In particular, the combination of abnormally higher estrogen levels and lower testosterone levels is a significant risk factor.
Pregnancy exacerbates these issues, and in some soon-to-be mothers, they may develop extreme light sensitivity.
The term for this is photophobia, and it refers to pain rather than the fear of light. Lastly, morning sickness causes dehydration, which can also result in DES.
Anyone who wears makeup and eyeliner is more likely to contract DES due to irritants in the products.
Additionally, makeup removers are known to dissipate the tear film causing premature evaporation.
No matter how you approach it, makeup can be the reason why your eyes itch so frequently.
However, the total representations of the genders aren’t accurate due to men being less likely to seek medical care.
Even by removing pregnancies from the scenario, men are still 33% less likely to visit a medical professional.
3. Pre-existing Conditions
According to research, the lion’s share of those suffering from dry eye syndrome also have MGB or Blepharitis.
You can find these conditions in roughly 90% of the more than 100 million confirmed cases of dry eye.
MGB is shorthand for meibomian gland dysfunction, which is when the oily glands of your eyelids clog and inflame.
This condition chronically thins your tear film and causes a feeling of something being stuck in your eye when nothing is there.
Blepharitis also causes eyelid irritation, it’s associated with crusty eyelashes and red, swollen lids.
Did you know that this condition is rather widespread?
In fact, it’s currently afflicting roughly a third of the United States population, and this is true regardless of the day.
4. Environmental Conditions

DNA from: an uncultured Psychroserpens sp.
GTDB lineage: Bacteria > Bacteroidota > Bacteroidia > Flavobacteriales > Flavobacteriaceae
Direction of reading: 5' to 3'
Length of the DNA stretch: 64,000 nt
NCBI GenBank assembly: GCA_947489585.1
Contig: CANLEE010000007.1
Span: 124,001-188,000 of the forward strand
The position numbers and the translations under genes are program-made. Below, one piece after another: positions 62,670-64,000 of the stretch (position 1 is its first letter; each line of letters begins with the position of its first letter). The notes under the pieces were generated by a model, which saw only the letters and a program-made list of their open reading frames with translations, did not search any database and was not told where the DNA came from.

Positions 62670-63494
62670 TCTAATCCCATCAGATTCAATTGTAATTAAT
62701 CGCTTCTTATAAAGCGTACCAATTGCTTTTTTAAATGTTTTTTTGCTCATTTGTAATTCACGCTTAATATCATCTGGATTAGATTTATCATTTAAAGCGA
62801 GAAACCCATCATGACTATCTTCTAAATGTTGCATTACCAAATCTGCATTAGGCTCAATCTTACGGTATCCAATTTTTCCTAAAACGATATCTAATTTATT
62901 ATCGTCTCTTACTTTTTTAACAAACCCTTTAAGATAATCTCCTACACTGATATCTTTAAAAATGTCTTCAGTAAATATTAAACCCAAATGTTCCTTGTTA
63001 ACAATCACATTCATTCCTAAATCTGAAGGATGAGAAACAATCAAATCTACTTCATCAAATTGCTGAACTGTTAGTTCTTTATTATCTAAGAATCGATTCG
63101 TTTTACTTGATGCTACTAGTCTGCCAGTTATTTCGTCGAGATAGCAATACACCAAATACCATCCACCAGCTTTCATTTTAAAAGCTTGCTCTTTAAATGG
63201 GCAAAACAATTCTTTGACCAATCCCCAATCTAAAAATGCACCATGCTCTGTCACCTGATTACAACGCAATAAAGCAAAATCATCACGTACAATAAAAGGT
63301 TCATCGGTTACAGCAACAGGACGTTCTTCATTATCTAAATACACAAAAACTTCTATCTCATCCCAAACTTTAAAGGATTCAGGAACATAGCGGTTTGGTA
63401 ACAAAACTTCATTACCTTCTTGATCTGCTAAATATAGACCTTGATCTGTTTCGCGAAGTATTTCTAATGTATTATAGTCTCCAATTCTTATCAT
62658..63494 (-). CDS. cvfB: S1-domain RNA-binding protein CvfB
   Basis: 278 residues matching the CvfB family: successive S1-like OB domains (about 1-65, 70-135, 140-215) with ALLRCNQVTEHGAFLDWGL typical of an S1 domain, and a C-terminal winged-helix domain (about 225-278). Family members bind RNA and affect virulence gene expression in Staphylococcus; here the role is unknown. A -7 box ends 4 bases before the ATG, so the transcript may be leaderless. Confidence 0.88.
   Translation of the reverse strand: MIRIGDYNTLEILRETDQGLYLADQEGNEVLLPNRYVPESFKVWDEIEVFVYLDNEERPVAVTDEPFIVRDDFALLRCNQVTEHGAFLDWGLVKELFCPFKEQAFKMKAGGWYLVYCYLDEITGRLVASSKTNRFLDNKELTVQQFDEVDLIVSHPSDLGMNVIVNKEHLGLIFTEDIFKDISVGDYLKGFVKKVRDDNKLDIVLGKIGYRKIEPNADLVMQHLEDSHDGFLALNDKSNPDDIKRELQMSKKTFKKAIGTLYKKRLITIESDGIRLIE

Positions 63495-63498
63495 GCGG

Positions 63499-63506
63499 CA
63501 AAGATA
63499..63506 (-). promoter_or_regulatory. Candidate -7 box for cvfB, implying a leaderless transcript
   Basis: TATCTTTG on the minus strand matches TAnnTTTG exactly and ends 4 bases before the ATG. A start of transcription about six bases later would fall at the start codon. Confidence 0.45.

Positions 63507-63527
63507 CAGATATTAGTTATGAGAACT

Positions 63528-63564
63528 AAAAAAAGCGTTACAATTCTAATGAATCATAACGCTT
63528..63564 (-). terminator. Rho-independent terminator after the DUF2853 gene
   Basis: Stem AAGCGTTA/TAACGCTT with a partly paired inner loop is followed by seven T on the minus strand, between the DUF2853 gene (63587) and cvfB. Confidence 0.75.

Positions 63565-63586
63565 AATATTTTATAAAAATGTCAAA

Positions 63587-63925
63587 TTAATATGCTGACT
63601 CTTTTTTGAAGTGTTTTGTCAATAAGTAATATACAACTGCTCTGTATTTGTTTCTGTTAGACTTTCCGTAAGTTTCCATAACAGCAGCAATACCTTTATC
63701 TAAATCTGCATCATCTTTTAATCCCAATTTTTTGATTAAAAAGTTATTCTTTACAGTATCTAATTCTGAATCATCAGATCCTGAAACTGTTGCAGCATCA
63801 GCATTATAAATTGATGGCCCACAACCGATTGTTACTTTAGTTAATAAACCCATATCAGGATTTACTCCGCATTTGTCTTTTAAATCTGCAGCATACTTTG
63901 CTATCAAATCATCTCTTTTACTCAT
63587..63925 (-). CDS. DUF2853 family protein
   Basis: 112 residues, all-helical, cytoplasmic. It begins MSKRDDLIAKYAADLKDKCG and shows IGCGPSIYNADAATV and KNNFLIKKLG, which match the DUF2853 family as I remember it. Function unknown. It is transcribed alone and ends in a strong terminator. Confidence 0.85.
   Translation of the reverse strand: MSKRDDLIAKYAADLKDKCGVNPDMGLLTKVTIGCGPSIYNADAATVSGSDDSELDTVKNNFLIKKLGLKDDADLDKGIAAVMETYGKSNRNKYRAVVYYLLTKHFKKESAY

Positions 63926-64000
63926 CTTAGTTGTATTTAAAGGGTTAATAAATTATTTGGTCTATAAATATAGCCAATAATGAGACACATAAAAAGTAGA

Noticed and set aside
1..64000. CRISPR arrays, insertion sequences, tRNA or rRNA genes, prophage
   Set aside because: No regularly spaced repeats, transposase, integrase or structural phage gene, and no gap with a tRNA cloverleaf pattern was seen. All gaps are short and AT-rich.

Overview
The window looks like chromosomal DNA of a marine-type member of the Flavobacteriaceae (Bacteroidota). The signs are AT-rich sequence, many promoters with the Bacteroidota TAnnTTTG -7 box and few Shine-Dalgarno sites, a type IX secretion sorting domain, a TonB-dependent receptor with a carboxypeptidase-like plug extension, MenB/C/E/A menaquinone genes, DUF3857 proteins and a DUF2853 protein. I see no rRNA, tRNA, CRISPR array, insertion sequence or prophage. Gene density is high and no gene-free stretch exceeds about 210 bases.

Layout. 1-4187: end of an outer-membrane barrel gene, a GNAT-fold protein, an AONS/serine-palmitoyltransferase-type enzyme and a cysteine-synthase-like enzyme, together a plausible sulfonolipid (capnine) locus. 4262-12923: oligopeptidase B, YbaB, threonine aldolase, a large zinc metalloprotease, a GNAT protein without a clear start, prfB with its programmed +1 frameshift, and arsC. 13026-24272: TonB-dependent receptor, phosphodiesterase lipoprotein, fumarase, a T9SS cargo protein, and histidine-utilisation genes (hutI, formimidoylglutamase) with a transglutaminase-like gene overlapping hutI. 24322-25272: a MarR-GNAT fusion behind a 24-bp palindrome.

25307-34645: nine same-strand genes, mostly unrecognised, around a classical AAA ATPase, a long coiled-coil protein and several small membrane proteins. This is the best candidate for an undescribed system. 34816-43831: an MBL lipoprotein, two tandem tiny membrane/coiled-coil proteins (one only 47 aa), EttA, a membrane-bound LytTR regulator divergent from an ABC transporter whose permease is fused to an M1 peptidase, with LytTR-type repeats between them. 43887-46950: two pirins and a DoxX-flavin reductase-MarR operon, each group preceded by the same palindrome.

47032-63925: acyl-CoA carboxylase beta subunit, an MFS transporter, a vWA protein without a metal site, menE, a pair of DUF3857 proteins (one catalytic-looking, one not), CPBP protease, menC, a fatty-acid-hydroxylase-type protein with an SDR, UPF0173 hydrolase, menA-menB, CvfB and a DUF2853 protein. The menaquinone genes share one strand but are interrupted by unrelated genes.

Regardless of what’s burning, smoke and fire are both capable of causing dry eyes.
However, certain materials such as leaves could trigger an allergic reaction when ignited, often worsening dry eye symptoms.
This is why your eyes often sting, burn or itch if you’re too close to the bonfire or grill.
Cigarette smoke has thousands of toxic chemicals in it, and none of them are easy on the eyes.
Smokers are twice as likely to develop DES than nonsmokers.
For nonsmokers, secondhand smoke is just as dangerous as smoking and carries the same implications for their eyes.
While many associate hot, dry climates with DES that isn’t the case exclusively.
While Death Valley can aggravate eyes, so can the extreme Arctic cold. Any overly chilly or dry to the bone climate can affect the quality of your tear film, causing itchy, dried, uncomfortable eyes.
Computers, phones, tablets, and all other screens you use daily aren’t good for your peepers or your overall health.
As we continue to stare at digital pixels, we blink less and strain more.
These combine to thin our tear film slowly throughout the day, leaving us with itchy eyes, a headache, and a stiff neck after work.
What Are Heated Eye Masks?
In a word, relief.
You know the feeling of a warm washcloth but only better and without getting wet.
How Do Heated Masks Help with DES?
In just a fraction of that time, you can alleviate eye irritation.
The heated elements of the mask stabilize the tear film, promotes tear production, calms your eyelids, and soothes pain and discomfort.
Eye masks loosen clogs by supplying continued warmth, allowing tear flow to resume to its prior efficiency.
Another perk of masks is their ability to hydrate eyelids by promoted tear production & the warmth instantly provides relief from scratchy eyelids.
This two-for-one benefit will immediately relieve discomfort from blinking.
Another little-known fact about heated masks is that they can treat symptoms caused by allergies, making DES worse.
The heat produce by masks stimulates blood circulation, which carries needed nutrients to your body to combat the allergens.
With so many things that cause dry and irritated eyes, it’s a matter not if but when you’ll get it.
Whether from your day job or allergies, you can alleviate all the pain by using a self-heating eye mask for less than an hour.
I’d love to hear if you’ve used a heated mask or plan to after learning about them.